Community Philosphy Blog and Library

Posts Tagged ‘permaculture’

HOMEGROWN Life: The Making of a Hugelkultur Bed

Wednesday, November 14th, 2012

Oh yes, I’m going to be talking a lot about hugelkultur beds because we just finished our first small 10′ section of it this afternoon. While it didn’t take very long to do, it was a lot of heavy lifting. Most of the work was actually clearing out the bed of raspberries (that never have produced a single berry) and weeds and then digging a foot of dirt out.

Building a hugelkultur bed doesn’t actually require you to dig up the dirt and sink it, but what can I say? We’re gluttons for punishment? No, actually, our soil has been so nicely amended and had this great texture that we decided to dig it out so we can add it back to the top of the hugelkultur bed. And in the past when we used to do raised beds we always found that when we included native soil in the beds they always did a lot better. My guess is that the native soil includes micronutrients and microorganisms that compost doesn’t have.

We then laid down sheets of cardboard. Of course, this is another step you don’t have to do but because we have such a problem with bindweed (which can have viable roots as far down as 20′) we decided that putting down cardboard would create a barrier to help stop the bindweed but eventually break down once it was no longer needed. Once the cardboard was down we started tossing wood of various sizes onto the pile. and a few old artichoke stalks for good measure. The wood is the key to hugelkultur. While it breaks down over time it will absorb water like a sponge while also releasing nutrients. The water absorption helps reduce your water use. If you make large 6′ tall beds you can go without adding any additional water during dry summers. Since our bed is not that high we’ll still have to supplement with summer water but we can definitely cut back since a bed that’s only 2′ tall can hold water for approximately 3 weeks. This leads to another important thing about these beds. You have to build them before the rains come, which is late fall here, so they can absorb as much water as possible before you can plant them. It’s best to use rotting wood which will hold more water and is also less likely to tie up nitrogen in the soil. Also avoid certain woods such as black walnut, cedar, redwood, black locust and eucalyptus which either contain rotting inhibitors or contain compounds that are toxic to other plants. Fruit tree wood also has a tendency to be too hard and take too long to start rotting.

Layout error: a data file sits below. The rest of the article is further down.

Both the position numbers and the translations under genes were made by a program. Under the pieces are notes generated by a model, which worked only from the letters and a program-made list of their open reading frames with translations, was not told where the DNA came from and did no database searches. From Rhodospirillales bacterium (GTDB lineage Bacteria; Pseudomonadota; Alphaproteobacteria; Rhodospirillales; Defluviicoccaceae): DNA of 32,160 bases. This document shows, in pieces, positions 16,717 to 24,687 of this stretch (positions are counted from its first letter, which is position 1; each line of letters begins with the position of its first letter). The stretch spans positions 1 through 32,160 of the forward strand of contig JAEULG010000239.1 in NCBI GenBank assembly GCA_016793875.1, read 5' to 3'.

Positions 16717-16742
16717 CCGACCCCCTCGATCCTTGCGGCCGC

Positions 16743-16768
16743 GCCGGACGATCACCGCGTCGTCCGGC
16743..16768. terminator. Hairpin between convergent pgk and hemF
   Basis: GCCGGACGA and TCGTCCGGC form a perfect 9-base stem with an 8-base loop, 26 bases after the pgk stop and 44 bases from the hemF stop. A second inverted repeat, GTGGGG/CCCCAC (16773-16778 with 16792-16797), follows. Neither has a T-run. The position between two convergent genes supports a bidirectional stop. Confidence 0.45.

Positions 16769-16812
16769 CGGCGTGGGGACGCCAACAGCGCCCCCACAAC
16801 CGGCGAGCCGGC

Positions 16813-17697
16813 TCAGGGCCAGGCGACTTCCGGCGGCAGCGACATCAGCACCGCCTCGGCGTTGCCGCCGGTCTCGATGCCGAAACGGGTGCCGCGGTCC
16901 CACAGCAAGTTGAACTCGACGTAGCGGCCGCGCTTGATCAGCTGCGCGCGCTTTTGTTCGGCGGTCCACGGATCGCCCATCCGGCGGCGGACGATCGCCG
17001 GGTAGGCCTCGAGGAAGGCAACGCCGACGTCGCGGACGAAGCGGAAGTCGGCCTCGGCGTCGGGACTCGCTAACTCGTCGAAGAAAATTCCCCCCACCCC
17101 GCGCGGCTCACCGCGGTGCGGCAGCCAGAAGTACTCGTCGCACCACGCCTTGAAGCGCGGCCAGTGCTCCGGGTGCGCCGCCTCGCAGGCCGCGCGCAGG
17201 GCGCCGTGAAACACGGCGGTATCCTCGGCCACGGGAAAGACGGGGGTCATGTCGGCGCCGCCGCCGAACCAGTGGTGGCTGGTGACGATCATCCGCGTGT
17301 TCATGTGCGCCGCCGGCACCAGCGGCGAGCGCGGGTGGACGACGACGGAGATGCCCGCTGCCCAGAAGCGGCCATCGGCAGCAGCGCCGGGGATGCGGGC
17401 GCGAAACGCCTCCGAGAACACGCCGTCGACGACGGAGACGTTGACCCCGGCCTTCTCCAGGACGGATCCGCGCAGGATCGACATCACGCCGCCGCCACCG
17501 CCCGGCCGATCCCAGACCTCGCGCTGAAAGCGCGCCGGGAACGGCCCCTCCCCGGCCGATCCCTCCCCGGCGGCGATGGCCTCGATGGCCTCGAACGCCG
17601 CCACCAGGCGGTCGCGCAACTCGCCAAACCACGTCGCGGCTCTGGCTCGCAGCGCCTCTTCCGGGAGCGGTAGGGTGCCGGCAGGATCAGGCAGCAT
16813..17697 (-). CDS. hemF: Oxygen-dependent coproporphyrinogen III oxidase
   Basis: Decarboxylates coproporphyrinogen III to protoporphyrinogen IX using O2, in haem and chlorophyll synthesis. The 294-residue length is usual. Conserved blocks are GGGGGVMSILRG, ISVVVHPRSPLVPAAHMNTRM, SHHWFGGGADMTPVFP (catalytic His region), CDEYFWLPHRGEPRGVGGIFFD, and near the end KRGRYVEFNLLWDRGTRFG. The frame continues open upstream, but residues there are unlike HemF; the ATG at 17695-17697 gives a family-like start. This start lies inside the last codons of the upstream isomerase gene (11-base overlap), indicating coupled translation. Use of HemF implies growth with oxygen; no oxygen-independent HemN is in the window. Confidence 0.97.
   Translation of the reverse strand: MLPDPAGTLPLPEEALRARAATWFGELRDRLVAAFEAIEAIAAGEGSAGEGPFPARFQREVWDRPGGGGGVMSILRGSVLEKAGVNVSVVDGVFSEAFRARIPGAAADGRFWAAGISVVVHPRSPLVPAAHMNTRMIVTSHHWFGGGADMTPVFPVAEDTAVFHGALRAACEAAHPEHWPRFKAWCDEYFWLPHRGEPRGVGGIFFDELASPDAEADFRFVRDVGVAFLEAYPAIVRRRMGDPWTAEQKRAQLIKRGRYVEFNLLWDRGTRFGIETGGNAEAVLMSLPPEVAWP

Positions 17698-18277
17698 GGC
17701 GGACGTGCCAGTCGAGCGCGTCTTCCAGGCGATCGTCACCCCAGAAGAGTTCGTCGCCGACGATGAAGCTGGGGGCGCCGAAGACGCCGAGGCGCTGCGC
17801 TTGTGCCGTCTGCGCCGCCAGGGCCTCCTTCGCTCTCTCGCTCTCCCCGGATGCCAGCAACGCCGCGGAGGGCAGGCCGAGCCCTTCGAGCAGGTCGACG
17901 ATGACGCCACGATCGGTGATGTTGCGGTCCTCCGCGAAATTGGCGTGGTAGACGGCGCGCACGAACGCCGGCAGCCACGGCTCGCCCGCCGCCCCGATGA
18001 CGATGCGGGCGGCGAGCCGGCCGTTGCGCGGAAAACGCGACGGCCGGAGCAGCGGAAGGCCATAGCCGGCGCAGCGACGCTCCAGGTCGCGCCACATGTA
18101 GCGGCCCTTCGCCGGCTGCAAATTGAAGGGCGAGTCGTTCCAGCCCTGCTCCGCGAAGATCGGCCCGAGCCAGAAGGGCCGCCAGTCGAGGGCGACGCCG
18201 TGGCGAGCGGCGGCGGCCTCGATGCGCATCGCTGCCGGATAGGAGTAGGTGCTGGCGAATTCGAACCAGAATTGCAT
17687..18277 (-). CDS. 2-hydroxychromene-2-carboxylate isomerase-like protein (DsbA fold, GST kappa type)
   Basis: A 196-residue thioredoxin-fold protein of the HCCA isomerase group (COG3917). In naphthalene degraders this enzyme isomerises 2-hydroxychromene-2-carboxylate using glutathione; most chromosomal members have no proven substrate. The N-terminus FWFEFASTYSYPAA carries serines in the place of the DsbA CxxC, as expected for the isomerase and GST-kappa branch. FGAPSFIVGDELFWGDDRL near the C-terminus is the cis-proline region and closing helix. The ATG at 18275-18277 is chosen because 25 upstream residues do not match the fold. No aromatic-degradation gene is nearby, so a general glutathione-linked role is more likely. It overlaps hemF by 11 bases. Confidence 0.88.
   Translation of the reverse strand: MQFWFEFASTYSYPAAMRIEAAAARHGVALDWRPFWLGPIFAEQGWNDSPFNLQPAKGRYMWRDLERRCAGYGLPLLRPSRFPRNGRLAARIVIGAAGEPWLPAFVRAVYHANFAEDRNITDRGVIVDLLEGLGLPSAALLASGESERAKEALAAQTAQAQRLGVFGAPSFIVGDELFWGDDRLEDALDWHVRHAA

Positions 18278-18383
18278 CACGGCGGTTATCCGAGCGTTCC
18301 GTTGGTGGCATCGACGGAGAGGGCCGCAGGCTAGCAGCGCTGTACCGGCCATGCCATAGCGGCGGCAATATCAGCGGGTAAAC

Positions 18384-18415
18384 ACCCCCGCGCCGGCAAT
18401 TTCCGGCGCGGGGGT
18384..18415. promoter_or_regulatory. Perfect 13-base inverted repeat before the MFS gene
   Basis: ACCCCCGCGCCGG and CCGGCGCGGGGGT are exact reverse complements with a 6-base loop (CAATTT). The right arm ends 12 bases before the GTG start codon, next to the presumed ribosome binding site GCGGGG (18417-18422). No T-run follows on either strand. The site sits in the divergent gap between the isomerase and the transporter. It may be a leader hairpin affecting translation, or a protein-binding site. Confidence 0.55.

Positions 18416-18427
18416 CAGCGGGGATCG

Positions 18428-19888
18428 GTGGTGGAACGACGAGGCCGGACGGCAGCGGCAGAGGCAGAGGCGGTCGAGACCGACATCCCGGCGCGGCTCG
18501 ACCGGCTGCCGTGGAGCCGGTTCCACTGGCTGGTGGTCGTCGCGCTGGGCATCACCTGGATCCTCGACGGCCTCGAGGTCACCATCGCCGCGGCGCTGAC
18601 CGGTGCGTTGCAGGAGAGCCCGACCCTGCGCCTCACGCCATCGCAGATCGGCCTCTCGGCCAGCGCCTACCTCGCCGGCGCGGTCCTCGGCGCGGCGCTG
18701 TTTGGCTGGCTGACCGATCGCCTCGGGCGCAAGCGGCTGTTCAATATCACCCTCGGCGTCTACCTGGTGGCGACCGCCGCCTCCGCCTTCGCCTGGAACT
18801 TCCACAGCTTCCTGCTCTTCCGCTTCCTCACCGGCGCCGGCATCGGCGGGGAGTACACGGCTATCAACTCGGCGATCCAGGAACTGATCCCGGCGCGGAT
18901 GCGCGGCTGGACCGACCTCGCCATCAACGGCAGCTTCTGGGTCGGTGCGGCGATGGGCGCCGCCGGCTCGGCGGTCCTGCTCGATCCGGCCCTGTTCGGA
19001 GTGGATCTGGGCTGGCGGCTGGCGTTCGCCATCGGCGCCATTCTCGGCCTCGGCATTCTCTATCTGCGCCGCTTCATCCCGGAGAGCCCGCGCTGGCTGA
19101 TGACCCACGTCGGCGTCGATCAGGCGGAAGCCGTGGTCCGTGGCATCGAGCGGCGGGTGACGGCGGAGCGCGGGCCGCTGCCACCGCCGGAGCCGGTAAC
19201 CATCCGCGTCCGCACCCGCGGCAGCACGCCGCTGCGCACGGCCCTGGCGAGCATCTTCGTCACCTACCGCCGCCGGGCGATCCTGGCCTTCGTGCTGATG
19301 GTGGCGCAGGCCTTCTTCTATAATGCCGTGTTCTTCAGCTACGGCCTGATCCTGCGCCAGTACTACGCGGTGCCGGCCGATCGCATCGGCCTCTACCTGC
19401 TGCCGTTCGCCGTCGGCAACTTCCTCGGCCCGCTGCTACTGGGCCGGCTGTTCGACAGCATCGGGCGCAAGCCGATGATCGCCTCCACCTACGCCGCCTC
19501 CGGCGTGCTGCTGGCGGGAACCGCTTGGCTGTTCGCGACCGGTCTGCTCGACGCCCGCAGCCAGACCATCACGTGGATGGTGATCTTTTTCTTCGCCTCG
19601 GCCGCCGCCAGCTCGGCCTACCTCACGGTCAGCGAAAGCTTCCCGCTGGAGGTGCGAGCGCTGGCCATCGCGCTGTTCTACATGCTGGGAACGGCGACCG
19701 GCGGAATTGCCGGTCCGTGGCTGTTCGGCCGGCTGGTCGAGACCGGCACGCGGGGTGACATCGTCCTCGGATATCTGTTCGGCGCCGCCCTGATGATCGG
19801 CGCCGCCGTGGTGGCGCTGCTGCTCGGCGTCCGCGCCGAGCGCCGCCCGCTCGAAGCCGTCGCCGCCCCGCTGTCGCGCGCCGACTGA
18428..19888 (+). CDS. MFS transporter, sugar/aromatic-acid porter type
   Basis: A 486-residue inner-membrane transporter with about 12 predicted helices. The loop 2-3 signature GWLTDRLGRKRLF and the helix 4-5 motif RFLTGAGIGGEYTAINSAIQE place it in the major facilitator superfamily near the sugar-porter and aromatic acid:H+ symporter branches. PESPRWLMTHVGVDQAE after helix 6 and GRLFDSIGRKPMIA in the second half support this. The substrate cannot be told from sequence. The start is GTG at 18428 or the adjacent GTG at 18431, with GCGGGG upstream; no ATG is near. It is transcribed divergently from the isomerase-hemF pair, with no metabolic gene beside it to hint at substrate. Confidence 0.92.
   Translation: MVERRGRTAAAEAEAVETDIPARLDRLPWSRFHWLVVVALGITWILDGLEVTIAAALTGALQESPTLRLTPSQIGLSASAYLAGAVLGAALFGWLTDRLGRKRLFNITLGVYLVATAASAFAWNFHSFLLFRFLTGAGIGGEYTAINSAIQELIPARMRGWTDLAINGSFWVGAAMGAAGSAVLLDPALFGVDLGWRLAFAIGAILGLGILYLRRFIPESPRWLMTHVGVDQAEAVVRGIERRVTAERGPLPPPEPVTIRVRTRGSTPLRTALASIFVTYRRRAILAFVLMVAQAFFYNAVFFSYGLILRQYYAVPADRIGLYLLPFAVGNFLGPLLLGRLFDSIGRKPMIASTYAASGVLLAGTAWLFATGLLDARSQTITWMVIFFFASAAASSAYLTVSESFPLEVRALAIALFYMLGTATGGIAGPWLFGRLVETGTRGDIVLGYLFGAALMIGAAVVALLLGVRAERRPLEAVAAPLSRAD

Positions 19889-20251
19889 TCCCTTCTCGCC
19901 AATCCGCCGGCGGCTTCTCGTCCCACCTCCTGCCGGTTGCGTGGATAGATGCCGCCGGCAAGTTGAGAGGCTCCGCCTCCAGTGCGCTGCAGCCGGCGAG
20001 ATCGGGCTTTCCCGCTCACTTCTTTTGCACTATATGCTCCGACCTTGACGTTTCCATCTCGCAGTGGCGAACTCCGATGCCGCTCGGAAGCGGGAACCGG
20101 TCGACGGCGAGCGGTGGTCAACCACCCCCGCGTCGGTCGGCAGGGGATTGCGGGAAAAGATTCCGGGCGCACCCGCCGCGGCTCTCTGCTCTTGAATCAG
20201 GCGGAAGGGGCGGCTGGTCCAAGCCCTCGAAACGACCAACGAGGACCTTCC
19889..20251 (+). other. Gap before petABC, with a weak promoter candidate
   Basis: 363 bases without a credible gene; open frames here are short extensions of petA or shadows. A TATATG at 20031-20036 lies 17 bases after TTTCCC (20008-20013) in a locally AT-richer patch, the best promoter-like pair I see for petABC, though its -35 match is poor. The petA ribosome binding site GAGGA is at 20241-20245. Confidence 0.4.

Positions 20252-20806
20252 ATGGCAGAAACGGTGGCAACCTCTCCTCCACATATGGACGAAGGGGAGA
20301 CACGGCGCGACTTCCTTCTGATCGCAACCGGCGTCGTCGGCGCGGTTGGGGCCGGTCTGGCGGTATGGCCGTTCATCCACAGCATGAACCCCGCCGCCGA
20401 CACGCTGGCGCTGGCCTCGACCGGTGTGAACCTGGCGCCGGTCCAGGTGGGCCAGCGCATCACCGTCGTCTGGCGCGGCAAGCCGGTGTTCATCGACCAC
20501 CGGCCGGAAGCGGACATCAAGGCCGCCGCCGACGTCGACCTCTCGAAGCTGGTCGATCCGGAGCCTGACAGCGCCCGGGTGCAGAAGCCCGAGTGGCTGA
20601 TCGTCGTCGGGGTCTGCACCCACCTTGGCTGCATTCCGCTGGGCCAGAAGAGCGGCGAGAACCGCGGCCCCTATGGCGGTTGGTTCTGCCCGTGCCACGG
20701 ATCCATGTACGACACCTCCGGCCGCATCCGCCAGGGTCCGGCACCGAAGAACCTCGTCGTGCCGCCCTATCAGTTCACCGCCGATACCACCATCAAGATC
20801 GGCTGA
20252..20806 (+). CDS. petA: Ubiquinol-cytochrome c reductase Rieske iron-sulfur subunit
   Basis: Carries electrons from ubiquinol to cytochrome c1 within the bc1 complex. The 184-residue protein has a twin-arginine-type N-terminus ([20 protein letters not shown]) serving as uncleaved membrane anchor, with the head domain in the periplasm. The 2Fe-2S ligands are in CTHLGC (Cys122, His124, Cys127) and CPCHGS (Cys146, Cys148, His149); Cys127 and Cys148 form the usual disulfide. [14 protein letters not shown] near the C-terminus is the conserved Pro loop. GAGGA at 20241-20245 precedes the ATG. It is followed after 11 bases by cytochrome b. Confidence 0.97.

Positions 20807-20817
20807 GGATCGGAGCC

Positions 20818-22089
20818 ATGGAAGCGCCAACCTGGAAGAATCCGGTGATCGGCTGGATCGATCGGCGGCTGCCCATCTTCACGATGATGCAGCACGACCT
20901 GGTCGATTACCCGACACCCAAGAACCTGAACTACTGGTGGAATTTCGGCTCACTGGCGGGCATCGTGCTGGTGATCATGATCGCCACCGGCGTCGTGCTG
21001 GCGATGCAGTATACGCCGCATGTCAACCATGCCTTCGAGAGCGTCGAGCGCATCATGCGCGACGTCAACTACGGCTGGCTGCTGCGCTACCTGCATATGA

After we got all the wood in place we placed a good thick layer of poultry litter which consists of straw with chicken and turkey manure and quite a few feathers (just because they are currently molting). Poultry litter is the best way we’ve found to get a compost pile up and running quickly so we wanted to use this directly on the logs to help get the breakdown process started. Again, this isn’t necessarily a step you must do to build a traditional hugelkultur bed, it’s just a step we chose to do.

Another step we chose to include was to cover the poultry litter with finished compost that we picked up at the local recycling/composting facility. $4.31 for a truckload, which you just can’t beat.

The final layer, which is really the only other thing you have to do besides using wood, is covering the bed with soil and smoothing it out. Yes, it’s a lot of work but the work we do now means we won’t have to work later. Hugelkultur beds are kind of self-tilling and since they are raised they’ll never get walked on, which compacts the soil. We’ll definitely finish off this one bed, hopefully getting more of it done tomorrow and then we can start thinking about doing some of the other larger beds. Eventually if this works out for us, I’d like to do all of our beds this way.